Oxfam Australia today welcomes Kmart’s confirmation that it will publish the addresses of supplier factories in all countries making its clothing, as this will allow independent checks of conditions for workers.
A pledge by Kmart’s Managing Director Guy Russo was made over the weekend (Sunday 7 July) on ABC RN’s Background Briefing program, and this has been confirmed to Oxfam today by the company.
Oxfam Australia’s Chief Executive Dr Helen Szoke said this made Kmart the first Australian retailer to announce it would publicly reveal the addresses of supplier factories.
“This is a hugely important step and means that Kmart will be leading the pack in terms of transparency among Australian clothing retailers,” Dr Szoke said.
“Once Kmart publishes its list of supplier factories, it will be possible for independent groups to visit factory sites and verify wages and conditions for workers. We look forward to visiting Kmart’s website very soon and being able to download this information.
“Oxfam has spent nearly two decades investigating the global clothing industry, and our research shows that very low wages, long hours of overtime and unsafe workplaces are the norm.
“We call on other Australian retailers to follow Kmart’s lead and assure customers that they are being open about the location of factories and enabling independent checks.”
Last month, Kmart and Target became the first Australian retailers to sign on to the Bangladesh Fire and Building Safety Accord, which aims to ensure tragedies like April’s Rana Plaza building collapse do not happen again.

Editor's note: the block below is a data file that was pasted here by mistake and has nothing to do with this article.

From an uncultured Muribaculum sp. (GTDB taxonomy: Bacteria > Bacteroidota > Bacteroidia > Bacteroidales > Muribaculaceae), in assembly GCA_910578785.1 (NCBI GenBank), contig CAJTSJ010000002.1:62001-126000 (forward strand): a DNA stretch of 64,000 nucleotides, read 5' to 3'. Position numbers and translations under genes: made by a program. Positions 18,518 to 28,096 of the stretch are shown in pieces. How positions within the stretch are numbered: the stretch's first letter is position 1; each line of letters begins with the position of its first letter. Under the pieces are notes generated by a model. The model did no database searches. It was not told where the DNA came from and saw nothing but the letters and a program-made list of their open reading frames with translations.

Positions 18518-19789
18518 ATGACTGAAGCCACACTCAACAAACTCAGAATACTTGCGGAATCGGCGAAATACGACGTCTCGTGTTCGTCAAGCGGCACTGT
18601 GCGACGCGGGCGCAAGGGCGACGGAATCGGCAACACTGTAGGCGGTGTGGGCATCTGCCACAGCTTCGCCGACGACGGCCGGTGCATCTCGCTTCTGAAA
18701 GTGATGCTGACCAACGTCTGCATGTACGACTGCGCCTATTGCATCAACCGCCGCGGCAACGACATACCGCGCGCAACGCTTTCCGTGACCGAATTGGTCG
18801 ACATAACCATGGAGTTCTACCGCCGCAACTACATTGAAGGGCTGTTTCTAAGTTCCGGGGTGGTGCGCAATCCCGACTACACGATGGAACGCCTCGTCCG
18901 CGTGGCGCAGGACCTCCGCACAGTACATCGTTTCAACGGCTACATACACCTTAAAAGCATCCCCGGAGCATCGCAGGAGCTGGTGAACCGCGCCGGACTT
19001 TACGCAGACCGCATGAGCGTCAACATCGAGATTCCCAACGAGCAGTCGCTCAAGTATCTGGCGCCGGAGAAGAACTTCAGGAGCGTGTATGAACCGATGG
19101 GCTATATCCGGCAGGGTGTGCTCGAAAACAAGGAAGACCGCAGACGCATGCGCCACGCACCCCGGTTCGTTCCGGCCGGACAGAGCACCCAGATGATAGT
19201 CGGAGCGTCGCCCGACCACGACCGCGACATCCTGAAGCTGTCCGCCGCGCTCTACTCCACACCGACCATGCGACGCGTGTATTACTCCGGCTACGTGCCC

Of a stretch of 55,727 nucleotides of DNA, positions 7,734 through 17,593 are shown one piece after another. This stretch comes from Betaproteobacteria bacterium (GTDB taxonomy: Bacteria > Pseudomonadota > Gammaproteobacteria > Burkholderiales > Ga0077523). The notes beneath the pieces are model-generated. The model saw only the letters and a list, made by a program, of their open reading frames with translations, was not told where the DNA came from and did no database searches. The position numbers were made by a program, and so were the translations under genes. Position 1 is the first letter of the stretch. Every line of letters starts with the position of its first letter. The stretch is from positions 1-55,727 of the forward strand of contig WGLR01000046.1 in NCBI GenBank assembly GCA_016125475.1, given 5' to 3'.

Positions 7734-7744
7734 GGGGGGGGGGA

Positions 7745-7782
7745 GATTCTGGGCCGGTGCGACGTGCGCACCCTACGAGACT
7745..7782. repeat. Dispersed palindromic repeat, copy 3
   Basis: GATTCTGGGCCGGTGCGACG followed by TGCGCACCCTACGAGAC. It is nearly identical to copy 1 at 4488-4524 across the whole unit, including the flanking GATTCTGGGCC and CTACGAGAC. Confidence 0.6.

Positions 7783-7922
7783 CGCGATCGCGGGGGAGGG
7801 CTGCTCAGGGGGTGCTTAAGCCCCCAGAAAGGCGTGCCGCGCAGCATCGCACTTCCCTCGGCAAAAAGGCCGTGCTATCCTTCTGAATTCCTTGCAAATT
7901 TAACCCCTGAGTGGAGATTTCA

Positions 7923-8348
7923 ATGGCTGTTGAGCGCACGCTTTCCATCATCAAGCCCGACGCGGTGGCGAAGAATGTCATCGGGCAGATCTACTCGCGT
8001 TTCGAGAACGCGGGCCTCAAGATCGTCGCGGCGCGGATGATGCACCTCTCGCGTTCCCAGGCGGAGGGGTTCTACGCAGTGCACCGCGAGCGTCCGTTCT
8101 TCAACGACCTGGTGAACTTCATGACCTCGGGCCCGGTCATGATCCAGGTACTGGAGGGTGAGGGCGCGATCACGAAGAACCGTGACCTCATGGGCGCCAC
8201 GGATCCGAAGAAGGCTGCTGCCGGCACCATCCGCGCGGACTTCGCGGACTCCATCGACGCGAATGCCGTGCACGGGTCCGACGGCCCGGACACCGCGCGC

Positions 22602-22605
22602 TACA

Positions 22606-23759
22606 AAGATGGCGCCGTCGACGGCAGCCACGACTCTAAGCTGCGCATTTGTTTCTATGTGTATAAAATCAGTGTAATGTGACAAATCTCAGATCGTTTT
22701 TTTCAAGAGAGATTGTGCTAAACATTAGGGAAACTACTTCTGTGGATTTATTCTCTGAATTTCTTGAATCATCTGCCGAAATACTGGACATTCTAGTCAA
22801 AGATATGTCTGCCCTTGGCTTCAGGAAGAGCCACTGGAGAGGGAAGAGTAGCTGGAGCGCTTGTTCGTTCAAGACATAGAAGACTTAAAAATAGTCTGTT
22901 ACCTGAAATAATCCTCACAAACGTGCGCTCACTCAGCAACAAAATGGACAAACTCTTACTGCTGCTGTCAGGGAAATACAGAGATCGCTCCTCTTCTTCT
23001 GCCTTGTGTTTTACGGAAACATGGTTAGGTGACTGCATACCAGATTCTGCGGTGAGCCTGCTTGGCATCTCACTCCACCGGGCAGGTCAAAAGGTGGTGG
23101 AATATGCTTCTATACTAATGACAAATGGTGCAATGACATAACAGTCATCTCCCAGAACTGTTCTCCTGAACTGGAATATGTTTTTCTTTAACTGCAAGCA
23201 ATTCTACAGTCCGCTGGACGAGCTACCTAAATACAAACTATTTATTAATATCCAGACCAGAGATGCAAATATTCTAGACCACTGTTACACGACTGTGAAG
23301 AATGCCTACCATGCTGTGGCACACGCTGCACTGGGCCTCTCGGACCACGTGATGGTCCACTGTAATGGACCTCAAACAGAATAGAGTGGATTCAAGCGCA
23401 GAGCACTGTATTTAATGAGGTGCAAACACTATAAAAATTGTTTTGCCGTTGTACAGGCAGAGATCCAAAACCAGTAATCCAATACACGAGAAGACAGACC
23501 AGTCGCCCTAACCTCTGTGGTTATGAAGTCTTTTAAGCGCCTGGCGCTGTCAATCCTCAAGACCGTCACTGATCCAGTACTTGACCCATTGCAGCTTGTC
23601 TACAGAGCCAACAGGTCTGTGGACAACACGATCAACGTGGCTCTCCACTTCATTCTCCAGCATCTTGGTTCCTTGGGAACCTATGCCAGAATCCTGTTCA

Woolworths (Big W), Rivers, Best & Less and The Just Group (Just Jeans, Jay Jays) are yet to sign on.
The accord, which has been signed by more than 70 global retailers including other Australian brands Cotton On and Forever New, gives workers the right to refuse dangerous work, and mandates independent building inspections, workers’ health and safety training, and repairs and renovations to unsafe factories.
Dr Szoke said Kmart’s move goes beyond their obligations under the accord by publicly revealing locations of all their supplier factories, no matter where they operate.
“The death of five workers in last Thursday’s garment factory collapse in India, together with two factory collapses in May in Cambodia, shows that the problem of unsafe workplaces is not limited to Bangladesh,” Dr Szoke said.
Kmart will be joining European and US companies such as Nike, Levis, Timberland and H&M, which publicly release the locations of their suppliers.
H&M recently released the location of supplier factories, listing 164 factories in Bangladesh alone.
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